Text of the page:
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Yarmuth Launches Digital Promise Initiative at White House

(Washington, DC) Today at the White House, Congressman John Yarmuth (KY-3) announced the launch of Digital Promise, a new national initiative focused on researching and implementing cutting-edge technologies in education and job training. Alongside U.S. Secretary of Education Arne Duncan, Yarmuth spoke at the White House about the groundbreaking project.

“Technology has revolutionized so many aspects of modern American life, from the way we communicate to how we conduct business, from the way the economy functions to how our nation protects itself. But we haven’t yet scratched the surface in applying technology to education,” said Congressman Yarmuth. “Digital Promise changes all that.”

The launch of Digital Promise creates a new national, non-profit national research center within the Department of Education to improve and modernize the way technology is used in the classroom, working with leading researchers, entrepreneurs, and schools to identify and implement effective learning technologies. The center will finance research, development and demonstration of technologies to improve the effectiveness of national education, training, and lifelong learning efforts.

Digital Promise will receive startup funds from the Department of Education [as well as the Carnegie Corporation of New York and the William and Flora Hewlett Foundation].  It will be overseen by board made up of prominent leaders in education and technology appointed by Secretary Duncan based on recommendations from the House of Representatives and United States Senate. Shae Hopkins, Executive Director and CEO of KET, was appointed to the board at Congressman Yarmuth’s recommendation.

“In the 20th century there was a direct correlation between America leading the world in education and also in innovation, technology, and economically; that in an increasingly globalized marketplace, with other countries competing more successfully across the board, digital promise can ensure that this generation of American children is the most educated the world had ever known and by extension, the next generation of American adults will be the best trained most capable citizens to lead the world in the 21st century and beyond,” Congressman Yarmuth added.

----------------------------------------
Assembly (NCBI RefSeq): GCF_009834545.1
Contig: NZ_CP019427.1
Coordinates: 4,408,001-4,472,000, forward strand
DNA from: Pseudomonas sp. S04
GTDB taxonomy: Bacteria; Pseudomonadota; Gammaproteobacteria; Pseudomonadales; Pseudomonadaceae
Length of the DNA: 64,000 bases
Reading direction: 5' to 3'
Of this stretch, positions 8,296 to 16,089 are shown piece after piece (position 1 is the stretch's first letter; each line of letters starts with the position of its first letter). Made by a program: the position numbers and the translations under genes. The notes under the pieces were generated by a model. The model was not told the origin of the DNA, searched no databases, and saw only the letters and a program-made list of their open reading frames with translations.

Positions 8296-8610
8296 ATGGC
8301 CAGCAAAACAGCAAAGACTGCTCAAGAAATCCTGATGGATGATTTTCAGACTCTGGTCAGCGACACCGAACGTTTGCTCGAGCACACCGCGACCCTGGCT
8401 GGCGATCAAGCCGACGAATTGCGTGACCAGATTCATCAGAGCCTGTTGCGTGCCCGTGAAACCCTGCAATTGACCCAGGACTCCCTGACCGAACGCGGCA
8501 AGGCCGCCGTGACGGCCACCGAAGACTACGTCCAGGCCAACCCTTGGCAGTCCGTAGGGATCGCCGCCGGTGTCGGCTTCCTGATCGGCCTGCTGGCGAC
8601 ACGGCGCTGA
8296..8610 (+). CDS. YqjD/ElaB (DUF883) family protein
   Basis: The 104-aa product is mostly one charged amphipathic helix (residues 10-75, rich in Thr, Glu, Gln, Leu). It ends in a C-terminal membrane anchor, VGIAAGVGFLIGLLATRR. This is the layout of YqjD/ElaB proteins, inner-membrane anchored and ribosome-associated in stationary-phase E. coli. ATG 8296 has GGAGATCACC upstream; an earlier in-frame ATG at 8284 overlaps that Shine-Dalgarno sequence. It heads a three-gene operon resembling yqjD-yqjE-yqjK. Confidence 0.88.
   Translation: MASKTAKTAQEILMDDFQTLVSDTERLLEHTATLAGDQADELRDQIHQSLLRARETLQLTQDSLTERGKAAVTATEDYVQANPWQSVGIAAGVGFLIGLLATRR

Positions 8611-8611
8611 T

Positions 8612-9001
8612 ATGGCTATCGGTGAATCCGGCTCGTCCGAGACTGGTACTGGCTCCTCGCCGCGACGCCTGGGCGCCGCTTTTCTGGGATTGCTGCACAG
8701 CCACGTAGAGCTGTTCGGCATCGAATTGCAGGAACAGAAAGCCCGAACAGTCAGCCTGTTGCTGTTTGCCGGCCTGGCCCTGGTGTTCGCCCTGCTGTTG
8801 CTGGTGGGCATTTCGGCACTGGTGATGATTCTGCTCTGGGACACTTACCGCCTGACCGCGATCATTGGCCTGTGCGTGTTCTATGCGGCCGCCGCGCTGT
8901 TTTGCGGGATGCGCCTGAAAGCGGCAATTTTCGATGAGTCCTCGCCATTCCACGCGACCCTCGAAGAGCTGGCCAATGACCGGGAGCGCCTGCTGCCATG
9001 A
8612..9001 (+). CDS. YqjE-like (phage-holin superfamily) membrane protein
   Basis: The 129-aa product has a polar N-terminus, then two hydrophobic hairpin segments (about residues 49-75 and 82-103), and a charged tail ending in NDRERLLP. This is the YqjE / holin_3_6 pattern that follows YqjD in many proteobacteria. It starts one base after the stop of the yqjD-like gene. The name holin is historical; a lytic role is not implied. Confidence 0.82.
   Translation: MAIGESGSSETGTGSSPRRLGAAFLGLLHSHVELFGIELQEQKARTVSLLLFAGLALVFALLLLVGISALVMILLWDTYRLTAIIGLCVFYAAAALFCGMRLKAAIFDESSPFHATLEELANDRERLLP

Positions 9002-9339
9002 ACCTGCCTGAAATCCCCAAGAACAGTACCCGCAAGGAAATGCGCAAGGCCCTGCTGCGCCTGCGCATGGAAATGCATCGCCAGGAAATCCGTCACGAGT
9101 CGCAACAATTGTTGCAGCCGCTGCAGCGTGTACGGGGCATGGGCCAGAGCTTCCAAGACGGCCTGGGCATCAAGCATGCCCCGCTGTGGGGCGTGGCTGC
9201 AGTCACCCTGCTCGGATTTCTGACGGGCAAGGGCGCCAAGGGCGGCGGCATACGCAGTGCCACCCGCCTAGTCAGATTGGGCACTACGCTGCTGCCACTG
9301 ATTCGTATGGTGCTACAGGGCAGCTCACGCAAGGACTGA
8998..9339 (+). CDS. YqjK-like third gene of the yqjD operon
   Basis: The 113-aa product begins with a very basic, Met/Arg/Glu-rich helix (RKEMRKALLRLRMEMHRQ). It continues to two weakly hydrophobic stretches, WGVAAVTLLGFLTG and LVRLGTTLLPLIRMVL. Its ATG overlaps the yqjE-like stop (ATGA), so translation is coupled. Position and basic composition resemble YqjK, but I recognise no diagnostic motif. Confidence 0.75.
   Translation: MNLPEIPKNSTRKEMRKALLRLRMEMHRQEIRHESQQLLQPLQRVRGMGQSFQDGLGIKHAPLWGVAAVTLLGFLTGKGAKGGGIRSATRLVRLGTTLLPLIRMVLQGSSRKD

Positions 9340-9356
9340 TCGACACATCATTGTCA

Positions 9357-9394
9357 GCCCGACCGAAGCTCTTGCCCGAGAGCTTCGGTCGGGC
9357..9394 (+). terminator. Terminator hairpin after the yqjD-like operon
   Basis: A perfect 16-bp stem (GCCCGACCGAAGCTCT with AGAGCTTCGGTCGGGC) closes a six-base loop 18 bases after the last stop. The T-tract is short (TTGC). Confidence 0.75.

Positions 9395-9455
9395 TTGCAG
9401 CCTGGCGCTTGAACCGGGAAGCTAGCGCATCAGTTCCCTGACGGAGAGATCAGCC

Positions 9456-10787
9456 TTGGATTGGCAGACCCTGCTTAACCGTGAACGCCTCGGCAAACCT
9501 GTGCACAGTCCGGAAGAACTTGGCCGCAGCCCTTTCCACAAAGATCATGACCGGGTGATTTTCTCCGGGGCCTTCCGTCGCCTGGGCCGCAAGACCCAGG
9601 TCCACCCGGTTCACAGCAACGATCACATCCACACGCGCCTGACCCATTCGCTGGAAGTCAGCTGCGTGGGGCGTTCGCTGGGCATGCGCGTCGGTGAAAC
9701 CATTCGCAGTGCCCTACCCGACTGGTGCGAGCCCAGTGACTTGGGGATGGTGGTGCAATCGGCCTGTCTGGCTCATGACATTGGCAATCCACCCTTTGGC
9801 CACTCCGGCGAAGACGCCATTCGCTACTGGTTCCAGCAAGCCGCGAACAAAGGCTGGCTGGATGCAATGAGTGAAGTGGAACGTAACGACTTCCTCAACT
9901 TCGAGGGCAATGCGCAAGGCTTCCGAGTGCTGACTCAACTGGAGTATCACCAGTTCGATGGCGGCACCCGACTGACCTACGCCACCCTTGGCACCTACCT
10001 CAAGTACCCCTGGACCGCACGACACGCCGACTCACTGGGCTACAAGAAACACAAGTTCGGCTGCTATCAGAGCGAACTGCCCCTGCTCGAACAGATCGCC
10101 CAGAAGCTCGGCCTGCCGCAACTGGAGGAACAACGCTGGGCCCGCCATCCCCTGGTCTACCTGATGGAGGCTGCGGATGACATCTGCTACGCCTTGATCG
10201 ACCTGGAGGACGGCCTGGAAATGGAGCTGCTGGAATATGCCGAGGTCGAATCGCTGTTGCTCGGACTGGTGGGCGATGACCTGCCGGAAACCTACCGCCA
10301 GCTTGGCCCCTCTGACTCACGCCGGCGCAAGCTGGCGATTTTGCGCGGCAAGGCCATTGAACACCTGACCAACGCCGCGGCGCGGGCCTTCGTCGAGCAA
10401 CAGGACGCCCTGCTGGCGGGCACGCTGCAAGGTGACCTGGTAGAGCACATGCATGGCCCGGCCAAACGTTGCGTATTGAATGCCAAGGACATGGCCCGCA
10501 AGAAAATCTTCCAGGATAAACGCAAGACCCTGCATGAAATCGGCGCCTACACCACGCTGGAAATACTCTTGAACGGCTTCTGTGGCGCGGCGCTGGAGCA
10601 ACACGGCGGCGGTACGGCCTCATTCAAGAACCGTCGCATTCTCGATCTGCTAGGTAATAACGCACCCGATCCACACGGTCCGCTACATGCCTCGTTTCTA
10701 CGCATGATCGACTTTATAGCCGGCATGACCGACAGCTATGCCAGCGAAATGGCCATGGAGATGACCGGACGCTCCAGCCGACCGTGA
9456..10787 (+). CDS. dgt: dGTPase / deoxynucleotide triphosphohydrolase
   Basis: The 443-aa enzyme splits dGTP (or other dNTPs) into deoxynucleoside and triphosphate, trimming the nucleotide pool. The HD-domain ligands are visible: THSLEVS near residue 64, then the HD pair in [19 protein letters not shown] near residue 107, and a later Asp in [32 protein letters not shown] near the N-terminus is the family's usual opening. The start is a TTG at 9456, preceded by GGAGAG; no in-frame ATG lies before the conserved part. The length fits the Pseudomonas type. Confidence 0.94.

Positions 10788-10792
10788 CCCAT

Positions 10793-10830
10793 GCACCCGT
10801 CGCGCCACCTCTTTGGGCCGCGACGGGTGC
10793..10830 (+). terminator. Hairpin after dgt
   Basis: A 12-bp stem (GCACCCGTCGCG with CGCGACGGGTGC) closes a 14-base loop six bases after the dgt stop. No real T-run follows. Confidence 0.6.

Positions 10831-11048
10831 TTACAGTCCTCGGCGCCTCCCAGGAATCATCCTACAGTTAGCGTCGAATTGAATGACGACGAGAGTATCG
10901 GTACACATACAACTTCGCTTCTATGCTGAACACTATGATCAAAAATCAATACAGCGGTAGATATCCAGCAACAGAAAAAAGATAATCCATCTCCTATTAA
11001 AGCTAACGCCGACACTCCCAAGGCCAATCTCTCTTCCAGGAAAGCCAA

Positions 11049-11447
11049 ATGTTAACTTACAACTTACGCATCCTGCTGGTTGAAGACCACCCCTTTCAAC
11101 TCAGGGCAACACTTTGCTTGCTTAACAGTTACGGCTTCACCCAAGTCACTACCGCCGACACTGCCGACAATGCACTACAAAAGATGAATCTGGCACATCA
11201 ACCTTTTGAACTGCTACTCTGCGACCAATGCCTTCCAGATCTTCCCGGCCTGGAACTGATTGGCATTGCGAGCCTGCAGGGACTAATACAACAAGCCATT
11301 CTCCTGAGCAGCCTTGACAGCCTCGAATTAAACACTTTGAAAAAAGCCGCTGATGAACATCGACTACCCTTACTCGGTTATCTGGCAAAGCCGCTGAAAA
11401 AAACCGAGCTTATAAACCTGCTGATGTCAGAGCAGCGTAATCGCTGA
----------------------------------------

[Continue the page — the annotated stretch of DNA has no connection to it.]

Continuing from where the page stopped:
Shortly after arriving in Congress in 2007, Yarmuth introduced the Revolutionizing Education Through Digital Investment Act – landmark legislation which would create the Digital Promise project. As a member of the Education and Labor Committee, Yarmuth pushed to include Digital Promise in the Higher Education Opportunity Act of 2008 and secured funding for the initiative shortly thereafter.

Digital Promise will focus on three key challenges:

  •  Identifying Breakthrough Technologies.For years, researchers have been working on developing educational software that is as effective as a personal tutor.  Preliminary results from a DARPA/Navy “digital tutor” project suggest that we can reduce the time required to become an expert in IT from years to months.  Achieving similar results in subjects such as math would transform K-12 education.  Digital Promise will begin its work by partnering with technology firms and researchers to map the R&D landscape, identifying opportunities for similar breakthroughs in learning from cradle through a career.
  •  Learning faster what's working and what's not.Internet startups do rapid evaluations of their sites, running test after test to continually improve their services. When it comes to education, R&D cycles can take years, producing results that are out of date the minute they're released.  Digital Promise will work with researchers and entrepreneurs to develop new approaches for rapidly evaluating new products.
  • Transforming the market for learning technologies.With more than 14,000 school districts, and a outdated procurement system, it’s difficult for entrepreneurs to break into the market, and it’s also tough to prove that their products can deliver meaningful results.  Meanwhile, the amount we invest in R&D in K-12 education is estimated at just 0.2% of total spending on K-12 education, compared to 10-20% of revenues spent on R&D in many knowledge-intensive industries such as software development and biotech. Digital Promise will work with school districts to create “smart demand” that drives private sector investment in innovation.